Welcome back to the third instalment of “Measure The Success Of Your Website with Analytics"
If you’re viewing this series for the first time. I would suggest to first read Part 1 & Part 2 first.
So far we have discussed the following metrics:
- Number Of Visitors
- CTR Click Through Rate
- Bounce Rate
- Average Time On Page
- Percentage Of New Sessions
Website’s Bounce Rates are not entirely derived from the home page. Majority of the time your brands final call to action (conversion) will be either on the second or the third page of a process. To maximise your conversions, you’ll need to investigate further into the Exits and find out at which stage of the process the visitors are leaving your website or abandoning their shopping cart. Overlooking Exit Pages is a bad move, as once you begin to view this data you can improve on user experience throughout the website. Which in return will improve conversions.
Return Visitor Conversion
There are two important questions that you should be asking yourself when someone has returned to your website. Firstly, why did this person return, and have they converted already, if they did not, what can you do to convert this visitor on their return visit? Your website has left a good enough impression for the user to return. Knowing that you can entice visitors to return, your next goal should be to single out the conversion rate of return visitors and figure how to increase it.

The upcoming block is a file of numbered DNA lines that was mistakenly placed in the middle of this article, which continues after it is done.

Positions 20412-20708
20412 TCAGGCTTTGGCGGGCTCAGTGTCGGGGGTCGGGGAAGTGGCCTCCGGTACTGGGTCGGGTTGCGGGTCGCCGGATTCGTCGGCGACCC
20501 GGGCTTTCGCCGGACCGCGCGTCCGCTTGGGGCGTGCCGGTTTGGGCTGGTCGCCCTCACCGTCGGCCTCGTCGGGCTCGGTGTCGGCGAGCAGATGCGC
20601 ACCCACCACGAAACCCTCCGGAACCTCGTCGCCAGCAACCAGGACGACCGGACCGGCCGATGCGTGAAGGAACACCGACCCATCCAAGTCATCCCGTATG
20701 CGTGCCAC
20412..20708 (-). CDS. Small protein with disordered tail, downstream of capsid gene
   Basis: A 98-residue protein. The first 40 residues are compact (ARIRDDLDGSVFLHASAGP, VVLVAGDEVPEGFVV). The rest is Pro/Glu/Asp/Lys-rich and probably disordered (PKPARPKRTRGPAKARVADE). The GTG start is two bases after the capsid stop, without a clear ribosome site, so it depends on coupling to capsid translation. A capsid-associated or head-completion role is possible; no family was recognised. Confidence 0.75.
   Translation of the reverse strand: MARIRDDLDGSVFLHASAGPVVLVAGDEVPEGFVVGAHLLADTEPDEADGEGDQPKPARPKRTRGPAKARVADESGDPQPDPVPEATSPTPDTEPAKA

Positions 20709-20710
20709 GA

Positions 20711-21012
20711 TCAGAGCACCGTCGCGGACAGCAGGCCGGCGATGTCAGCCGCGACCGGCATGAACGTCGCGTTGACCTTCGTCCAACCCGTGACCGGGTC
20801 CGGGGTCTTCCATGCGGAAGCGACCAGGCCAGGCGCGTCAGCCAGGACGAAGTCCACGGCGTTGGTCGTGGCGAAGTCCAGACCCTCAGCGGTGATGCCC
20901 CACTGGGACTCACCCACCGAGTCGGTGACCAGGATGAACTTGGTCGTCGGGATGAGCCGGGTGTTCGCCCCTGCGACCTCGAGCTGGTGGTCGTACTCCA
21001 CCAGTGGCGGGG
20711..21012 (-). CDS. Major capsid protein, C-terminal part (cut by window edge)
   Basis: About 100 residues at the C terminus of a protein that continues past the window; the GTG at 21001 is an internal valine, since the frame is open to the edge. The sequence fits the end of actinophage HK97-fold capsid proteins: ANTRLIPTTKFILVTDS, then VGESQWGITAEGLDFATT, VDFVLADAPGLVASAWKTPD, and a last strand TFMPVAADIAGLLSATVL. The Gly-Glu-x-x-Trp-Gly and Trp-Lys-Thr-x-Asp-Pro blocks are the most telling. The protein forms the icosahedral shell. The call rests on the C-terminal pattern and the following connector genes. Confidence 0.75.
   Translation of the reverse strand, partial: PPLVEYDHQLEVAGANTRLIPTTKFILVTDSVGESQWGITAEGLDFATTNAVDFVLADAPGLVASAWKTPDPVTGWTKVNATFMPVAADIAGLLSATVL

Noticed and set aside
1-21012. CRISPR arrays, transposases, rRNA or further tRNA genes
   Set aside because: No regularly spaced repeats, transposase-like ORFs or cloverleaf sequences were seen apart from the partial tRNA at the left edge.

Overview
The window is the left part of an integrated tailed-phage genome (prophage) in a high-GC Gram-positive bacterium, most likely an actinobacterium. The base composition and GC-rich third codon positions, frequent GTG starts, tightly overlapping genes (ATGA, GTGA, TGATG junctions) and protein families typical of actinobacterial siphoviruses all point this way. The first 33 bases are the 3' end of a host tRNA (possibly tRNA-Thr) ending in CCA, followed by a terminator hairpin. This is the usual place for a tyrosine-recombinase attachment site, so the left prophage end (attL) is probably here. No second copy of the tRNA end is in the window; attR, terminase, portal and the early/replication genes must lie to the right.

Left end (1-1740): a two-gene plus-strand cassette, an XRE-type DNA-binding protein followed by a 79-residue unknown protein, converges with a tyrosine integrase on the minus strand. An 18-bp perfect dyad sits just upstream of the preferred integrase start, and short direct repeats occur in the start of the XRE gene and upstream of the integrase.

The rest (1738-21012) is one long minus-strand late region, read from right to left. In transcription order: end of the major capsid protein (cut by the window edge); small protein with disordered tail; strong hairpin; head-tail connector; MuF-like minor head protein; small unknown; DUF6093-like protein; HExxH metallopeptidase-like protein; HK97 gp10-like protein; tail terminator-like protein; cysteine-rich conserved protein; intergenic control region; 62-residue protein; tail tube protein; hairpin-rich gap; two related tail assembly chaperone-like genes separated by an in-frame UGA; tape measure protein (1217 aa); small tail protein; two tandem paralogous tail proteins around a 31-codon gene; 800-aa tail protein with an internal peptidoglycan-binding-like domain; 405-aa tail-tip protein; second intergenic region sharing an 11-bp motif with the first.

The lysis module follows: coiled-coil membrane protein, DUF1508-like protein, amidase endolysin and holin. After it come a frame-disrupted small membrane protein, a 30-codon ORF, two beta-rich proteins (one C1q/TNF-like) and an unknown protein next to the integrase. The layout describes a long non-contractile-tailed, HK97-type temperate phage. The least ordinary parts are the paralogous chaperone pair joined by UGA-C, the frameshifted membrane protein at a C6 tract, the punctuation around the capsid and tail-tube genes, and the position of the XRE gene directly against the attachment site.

You can offer exclusive deals or coupons for your return customers, or you can ask the users to join a mailing list or complete a survey. How you increase the conversion rate will depend on the services or goods that you offer.
Lead Generation Costs (Cost Per Conversion)
One of the more important metrics. Cost per conversions or “Cost Per Referral” or “Lead Generations Costs” If you have a high cost per conversions, it won’t matter if your website is bringing in high conversion rates with a high value per visitor. When you’re trying to improve your conversion rates you’ll need to keep the cost per conversion in mind, as well as the overall margins (ROI). Take a step back and evaluate where the exactly the costs are hurting your brand.
Now that you have read Part 3 of Measure The Success Of Your Website With Analytics. Make sure you’re analysing the metrics mentioned.